The fine art of brain development  pg. 5

“It was kind of puzzling that we found a putative transcription factor 'out there' at the cell surface of the neuron (instead of in the nucleus),” Carter said.

Cross-section through the midbrain of a 4-day-old zebrafish larva. Axons coming from both sides of the forebrain have been labeled with green fluorescent protein, while only those coming from the left have been tagged, in red, with an antibody. Cell nuclei have been stained blue.
Epifluorescence microscopy image by Robert Taylor, graduate student in the Vanderbilt Department of Biological Sciences, courtesy of Josh Gamse, Ph.D.
Carter and research instructor Rajappa Kenchappa, Ph.D., have since determined that an enzyme cleaves p75, liberating NRIF from the cell surface and allowing it to travel to the nucleus to affect its “pro-death” signal.

This mechanism may explain some of the naturally occurring neuron death during development. Mice lacking p75 have an overabundance of neurons because the cells cannot die, Carter says.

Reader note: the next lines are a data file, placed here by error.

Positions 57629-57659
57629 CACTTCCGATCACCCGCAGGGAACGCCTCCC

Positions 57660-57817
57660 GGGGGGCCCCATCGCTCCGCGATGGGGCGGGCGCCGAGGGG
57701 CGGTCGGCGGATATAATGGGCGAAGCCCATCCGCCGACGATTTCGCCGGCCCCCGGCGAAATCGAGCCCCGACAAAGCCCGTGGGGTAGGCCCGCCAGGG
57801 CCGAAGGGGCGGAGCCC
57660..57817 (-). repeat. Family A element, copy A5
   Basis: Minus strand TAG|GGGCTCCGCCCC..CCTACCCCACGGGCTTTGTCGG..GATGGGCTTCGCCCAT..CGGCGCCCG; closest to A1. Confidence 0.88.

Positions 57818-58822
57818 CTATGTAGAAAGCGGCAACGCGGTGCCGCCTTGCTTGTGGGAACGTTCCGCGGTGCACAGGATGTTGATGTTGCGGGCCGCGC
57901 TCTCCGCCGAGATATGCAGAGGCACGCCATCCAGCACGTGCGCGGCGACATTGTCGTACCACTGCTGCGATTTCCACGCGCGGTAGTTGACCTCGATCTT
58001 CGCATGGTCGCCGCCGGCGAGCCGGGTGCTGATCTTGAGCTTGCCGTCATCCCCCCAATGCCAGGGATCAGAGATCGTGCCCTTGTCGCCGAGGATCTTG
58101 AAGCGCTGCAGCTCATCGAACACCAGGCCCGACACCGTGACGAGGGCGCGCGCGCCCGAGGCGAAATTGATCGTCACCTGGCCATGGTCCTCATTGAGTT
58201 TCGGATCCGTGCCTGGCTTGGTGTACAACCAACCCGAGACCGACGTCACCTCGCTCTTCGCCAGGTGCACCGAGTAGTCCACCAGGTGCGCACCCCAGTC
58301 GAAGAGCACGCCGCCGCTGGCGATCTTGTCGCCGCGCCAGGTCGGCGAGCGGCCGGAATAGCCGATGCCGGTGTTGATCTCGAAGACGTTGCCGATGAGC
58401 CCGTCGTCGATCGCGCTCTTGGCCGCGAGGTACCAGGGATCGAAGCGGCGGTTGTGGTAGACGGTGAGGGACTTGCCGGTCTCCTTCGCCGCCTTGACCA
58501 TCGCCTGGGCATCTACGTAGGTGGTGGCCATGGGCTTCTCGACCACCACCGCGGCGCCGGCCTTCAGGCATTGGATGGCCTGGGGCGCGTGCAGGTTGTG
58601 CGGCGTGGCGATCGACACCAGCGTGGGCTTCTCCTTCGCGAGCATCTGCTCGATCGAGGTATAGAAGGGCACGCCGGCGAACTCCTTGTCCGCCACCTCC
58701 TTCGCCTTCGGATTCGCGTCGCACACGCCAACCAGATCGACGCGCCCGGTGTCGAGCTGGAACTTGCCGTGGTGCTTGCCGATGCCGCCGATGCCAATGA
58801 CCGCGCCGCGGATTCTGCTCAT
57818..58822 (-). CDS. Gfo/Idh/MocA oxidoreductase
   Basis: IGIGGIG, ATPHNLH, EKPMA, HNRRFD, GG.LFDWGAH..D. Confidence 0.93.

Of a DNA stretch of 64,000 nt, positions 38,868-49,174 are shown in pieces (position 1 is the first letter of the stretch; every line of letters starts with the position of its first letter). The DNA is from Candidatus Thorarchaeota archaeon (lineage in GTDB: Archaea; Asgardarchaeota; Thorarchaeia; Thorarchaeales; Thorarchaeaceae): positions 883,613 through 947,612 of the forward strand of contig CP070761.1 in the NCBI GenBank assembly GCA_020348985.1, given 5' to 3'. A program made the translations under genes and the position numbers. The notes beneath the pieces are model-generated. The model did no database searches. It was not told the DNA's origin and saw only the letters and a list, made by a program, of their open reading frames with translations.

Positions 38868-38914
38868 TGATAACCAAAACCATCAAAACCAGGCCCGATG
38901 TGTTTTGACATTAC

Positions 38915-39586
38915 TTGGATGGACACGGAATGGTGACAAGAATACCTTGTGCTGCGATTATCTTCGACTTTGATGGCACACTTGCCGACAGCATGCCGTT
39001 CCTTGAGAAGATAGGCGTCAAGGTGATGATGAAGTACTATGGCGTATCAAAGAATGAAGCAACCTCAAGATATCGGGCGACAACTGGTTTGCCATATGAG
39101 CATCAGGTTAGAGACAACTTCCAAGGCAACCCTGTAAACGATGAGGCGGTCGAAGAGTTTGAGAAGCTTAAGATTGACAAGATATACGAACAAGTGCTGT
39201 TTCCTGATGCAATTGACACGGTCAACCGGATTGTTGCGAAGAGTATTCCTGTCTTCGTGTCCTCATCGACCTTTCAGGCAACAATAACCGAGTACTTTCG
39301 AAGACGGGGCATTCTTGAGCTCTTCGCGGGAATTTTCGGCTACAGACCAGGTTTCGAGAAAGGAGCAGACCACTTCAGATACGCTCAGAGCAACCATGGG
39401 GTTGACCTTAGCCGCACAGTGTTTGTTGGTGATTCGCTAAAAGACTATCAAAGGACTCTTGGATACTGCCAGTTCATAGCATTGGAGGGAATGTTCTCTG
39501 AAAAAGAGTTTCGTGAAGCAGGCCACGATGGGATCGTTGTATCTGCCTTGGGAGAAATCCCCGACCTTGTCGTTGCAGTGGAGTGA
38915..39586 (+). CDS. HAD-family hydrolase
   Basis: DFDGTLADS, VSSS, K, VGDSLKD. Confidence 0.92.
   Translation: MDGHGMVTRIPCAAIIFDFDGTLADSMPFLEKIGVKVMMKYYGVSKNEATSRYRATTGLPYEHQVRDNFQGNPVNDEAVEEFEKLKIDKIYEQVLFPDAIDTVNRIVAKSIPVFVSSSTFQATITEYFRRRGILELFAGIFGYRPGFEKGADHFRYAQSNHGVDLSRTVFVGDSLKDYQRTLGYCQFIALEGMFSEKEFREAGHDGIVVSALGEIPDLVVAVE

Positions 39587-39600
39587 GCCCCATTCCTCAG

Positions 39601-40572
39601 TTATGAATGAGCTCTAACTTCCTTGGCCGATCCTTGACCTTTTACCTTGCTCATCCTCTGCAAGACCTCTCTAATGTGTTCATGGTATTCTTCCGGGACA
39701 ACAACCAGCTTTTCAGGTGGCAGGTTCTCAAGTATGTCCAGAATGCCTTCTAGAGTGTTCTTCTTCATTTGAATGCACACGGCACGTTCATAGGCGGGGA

Knowing these 'death signals' could also allow researchers to develop therapies that prevent the undesirable cell death that occurs in neurodegenerative diseases like Alzheimer's as well as after spinal cord injury and stroke.

Structure vs. function

It’s not enough just to have the appropriate complement of neurons; they must also connect with other neurons. The formation of these connections, or synapses, sets up communication links between neurons. The ability to alter the strength and number of these connections—a property known as “plasticity”—throughout the entire lifespan of an organism drives behavioral changes and underlies learning.

“Synapse formation … is the end of building structure and the beginning of building function,” Broadie says.

In humans, synapse formation begins during late embryonic development (around the beginning of the third trimester) after the bulk of brain “building” is complete. And, unlike the earlier steps of brain development—differentiation, migration and axon guidance to their targets—synapse formation and later plasticity are dependent on neural activity, particularly on sensory activity.

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